Rapid transit land expropriation OK'd by Winnipeg committee

A Winnipeg city committee has given the OK to expropriate a chunk of land the city had swapped with a local developer five years ago but now needs back so it can build a retention pond and extend the rapid transit line.

Critic says councillors should reject plan to buy back property from 2009 land swap

David Sanders, seen at a city committee meeting in November 2014, says councillors should reject a plan to expropriate property that the city had swapped five years ago and now needs back for the planned BRT route to the University of Manitoba. (CBC)

A Winnipeg city committee has given the OK to expropriate a chunk of land the city had swapped with a local developer five years ago but now needs back so it can build a retention pond and extend the rapid transit line.

The city's property and development committee voted on Tuesday in favour of the Cockburn-Calrossie sewer drainage project in the Parker Lands area, which includes digging a retention pond.

The committee also voted in favour of expropriating 35 properties to make way for the second phase of the city's Southwest Transitway corridor..

It will cost at least $8 million for land acquisition costs to extend the corridor from Jubilee Avenue to the University of Manitoba.

While the Parker Lands decision mainly involves drainage and preventing basement flooding in nearby homes, it's linked to the rapid transit expansion in that a small part of that land is needed for the transitway extension.

River Heights-Fort Garry Coun. John Orlikow, who chairs the property and development committee, said he reluctantly voted in favour of expropriation.

"I'm never pleased when the outcome at the end of the day, regardless of whatever reasons, is that we had land that we sold for a certain price and now we're going to have to buy it back again," he told reporters.

"If it's at the same price, who cares? But odds are it won't be the same price. The taxpayer is losing money."

The matter will now go to council's executive policy committee for review. If it's passed by that committee, it will then go to council as a whole for a final vote.

Former mayoral candidate David Sanders had urged the committee not to go ahead with expropriating the Parker Lands property, saying the land in question is "ecologically sensitive" and is already part of an RCMP investigation into city land deals.

He argued that councillors shouldn't rush to approve millions of dollars without more information.

"You dig yourself into a hole; stop digging. This is what the council is doing with this one. There's no reason for not taking some time to rethink this," Sanders told CBC News on Monday.

Transcona Coun. Russ Wyatt, a member of the committee, said at the meeting that he's on board with the BRT plan but not necessarily with the chosen route.

Wyatt also said there is no proof the Parker Lands area is ecologically sensitive.

Land swapped in 2009 deal

The 25-hectare property in question was swapped by the City of Winnipeg to Gem Equities in a controversial land deal in 2009.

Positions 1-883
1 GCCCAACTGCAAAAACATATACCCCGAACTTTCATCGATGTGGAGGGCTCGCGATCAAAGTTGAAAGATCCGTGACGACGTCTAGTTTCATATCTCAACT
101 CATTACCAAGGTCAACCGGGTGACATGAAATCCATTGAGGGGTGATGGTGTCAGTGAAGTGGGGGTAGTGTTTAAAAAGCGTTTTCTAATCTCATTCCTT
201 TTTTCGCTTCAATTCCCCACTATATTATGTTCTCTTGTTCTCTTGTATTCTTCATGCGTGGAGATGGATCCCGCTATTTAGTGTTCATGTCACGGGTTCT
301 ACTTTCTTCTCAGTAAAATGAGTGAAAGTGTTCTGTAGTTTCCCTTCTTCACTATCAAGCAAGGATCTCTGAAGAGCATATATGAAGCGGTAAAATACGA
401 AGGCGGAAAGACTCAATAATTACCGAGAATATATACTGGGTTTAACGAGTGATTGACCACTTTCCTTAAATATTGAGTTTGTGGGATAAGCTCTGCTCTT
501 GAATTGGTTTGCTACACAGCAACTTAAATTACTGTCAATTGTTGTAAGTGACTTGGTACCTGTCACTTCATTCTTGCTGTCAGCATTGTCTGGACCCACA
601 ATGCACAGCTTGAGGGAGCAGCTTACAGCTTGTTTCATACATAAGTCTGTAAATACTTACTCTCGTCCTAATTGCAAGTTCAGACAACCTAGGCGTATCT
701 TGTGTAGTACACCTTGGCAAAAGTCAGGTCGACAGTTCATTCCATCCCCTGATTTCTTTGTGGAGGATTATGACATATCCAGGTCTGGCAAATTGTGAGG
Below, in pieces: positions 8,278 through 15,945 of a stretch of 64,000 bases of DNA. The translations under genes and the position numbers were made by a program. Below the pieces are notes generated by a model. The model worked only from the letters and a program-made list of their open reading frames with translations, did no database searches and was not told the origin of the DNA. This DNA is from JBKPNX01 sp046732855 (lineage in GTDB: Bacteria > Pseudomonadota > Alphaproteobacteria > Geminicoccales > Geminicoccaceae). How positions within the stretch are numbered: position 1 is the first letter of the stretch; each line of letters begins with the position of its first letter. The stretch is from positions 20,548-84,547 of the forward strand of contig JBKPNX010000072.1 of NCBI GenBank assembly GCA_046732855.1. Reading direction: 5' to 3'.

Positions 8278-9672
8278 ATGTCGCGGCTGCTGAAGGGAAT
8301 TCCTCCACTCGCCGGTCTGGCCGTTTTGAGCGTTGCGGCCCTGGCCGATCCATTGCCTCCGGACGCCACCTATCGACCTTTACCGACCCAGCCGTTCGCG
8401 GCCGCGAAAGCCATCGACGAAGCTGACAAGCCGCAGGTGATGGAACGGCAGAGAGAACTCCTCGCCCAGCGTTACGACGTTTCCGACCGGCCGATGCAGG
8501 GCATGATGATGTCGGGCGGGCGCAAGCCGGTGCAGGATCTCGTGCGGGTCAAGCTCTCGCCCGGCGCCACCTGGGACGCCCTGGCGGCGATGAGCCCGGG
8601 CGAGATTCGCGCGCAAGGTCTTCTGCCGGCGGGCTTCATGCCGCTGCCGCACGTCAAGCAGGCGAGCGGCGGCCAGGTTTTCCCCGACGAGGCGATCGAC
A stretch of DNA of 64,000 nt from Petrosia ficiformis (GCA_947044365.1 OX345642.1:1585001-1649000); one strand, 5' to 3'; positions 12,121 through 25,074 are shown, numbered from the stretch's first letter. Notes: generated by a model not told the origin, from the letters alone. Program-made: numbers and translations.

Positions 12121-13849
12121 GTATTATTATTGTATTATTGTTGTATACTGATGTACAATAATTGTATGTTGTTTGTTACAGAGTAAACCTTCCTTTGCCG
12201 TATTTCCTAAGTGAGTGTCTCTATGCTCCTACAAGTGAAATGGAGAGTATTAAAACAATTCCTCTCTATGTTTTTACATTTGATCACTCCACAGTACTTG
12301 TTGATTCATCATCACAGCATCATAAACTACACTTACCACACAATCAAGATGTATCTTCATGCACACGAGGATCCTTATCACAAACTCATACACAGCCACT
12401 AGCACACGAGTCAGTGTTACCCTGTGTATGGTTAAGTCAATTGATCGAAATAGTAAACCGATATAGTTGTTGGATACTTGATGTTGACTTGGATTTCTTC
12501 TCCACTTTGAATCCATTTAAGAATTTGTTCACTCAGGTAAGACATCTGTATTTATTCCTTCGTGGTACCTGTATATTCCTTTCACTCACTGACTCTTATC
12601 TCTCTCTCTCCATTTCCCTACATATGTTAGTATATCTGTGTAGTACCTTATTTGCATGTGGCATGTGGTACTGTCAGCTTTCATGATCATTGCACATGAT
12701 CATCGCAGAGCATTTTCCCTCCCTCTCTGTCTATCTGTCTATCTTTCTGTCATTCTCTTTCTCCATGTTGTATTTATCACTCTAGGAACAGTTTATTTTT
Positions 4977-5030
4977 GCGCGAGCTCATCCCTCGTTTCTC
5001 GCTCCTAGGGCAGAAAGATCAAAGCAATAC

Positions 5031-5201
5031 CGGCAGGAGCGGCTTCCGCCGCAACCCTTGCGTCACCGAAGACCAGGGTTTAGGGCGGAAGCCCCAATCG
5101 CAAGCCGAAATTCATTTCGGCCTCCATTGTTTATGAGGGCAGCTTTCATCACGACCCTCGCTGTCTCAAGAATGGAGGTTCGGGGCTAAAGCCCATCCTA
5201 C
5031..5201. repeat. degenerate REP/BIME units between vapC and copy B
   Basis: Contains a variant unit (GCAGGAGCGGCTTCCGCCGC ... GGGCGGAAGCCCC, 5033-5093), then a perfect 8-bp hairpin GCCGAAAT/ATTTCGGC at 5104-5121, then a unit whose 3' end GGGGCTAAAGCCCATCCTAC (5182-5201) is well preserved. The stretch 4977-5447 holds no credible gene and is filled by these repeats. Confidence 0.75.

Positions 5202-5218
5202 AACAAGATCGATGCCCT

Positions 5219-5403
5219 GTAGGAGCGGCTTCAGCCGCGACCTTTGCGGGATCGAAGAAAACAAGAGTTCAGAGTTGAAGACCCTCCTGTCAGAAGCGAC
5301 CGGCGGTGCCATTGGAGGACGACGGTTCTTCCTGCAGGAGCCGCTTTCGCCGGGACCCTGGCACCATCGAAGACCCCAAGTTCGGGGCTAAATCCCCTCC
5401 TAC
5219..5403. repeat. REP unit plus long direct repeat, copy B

Attempts to negotiate with the landowner have failed so far and the city is preparing to expropriate the land if a deal cannot be reached.

The city carried out the land swap with Marquess to acquire four hectares of land it needed for a transit garage.

Now, the land is needed to build the Cockburn-Calrossie sewer drainage project. The city placed a value on the property of $1 million in 2009 when it swapped the land to developer Andrew Marquess.

The retention pond project is part of the rapid transit expansion plan.

Diane Sacher, the city's director of water and waste, told the committee on Tuesday that the original plans for the Parker Lands BRT route did not require a retention pond.

Sacher said subsequent plans indicate that a pond is needed to facilitate drainage in the area. The Parker Lands property is the only suitable undeveloped area for the pond, she added.

The proposed eight-hectare retention pond would prevent basement flooding, she said.

But Sanders said he does not buy the city's argument that it now realizes it needs the land for drainage.

"I don't believe for one minute that the city administration wasn't aware of the need for a retention pond because I've examined some of the work to do with combined sewer outflow studies which go back as far at least as 1994 and the project committee included none other than Dave Wardrop, who's now the director of transit," he said.

"They know it was required and they know what was going on. It's just absurd."

Land deal singled out in recent audit

The land deal was controversial at the time and was singled out in a recent audit of city real estate transactions. That audit has been forwarded to the RCMP for review.

There was criticism at the time that city staff didn't do a complete valuation of the Parker Lands and a council decision to carry out the land swap was rushed through the process.

"The land swap happened under the previous administration when many of us had a lot of concerns about the way the administration was doing things, in particular the former CAO," said Fort Rouge-East Fort Garry​ Coun. Jenny Gerbasi, another member of the committee.

"The fact is, we did need the land to expand the transit garage. We do now need to take back some lands to complete these projects. The projects are going ahead. This is stuff that needs to be done."

Interactive map: BRT land expropriation

The following map shows the approximate locations of properties that may have to be expropriated to make way for the second phase of the city's bus rapid transit system.


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